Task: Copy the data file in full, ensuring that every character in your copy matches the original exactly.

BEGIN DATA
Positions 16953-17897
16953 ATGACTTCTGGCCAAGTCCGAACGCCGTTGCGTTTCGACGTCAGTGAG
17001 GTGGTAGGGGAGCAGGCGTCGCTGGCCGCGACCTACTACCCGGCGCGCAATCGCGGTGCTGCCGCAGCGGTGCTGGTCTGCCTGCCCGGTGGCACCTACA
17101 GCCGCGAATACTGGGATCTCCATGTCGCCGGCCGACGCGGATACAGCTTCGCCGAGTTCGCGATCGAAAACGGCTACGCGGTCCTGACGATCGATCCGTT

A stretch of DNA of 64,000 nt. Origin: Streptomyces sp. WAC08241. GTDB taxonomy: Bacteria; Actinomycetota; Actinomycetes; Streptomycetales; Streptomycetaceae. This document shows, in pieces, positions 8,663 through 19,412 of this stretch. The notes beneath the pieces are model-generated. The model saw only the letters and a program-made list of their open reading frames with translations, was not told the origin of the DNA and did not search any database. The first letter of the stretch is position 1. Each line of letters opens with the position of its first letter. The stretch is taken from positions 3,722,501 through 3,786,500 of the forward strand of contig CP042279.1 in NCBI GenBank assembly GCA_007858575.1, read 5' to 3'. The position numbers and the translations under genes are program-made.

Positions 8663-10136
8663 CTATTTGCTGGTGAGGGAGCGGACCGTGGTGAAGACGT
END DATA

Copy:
Positions 16953-17897
16953 ATGACTTCTGGCCAAGTCCGAACGCCGTTGCGTTTCGACGTCAGTGAG
17001 GTGGTAGGGGAGCAGGCGTCGCTGGCCGCGACCTACTACCCGGCGCGCAATCGCGGTGCTGCCGCAGCGGTGCTGGTCTGCCTGCCCGGTGGCACCTACA
17101 GCCGCGAATACTGGGATCTCCATGTCGCCGGCCGACGCGGATACAGCTTCGCCGAGTTCGCGATCGAAAACGGCTACGCGGTCCTGACGATCGATCCGTT

A stretch of DNA of 64,000 nt. Origin: Streptomyces sp. WAC08241. GTDB taxonomy: Bacteria; Actinomycetota; Actinomycetes; Streptomycetales; Streptomycetaceae. This document shows, in pieces, positions 8,663 through 19,412 of this stretch. The notes beneath the pieces are model-generated. The model saw only the letters and a program-made list of their open reading frames with translations, was not told the origin of the DNA and did not search any database. The first letter of the stretch is position 1. Each line of letters opens with the position of its first letter. The stretch is taken from positions 3,722,501 through 3,786,500 of the forward strand of contig CP042279.1 in NCBI GenBank assembly GCA_007858575.1, read 5' to 3'. The position numbers and the translations under genes are program-made.

Positions 8663-10136
8663 CTATTTGCTGGTGAGGGAGCGGACCGTGGTGAAGACGT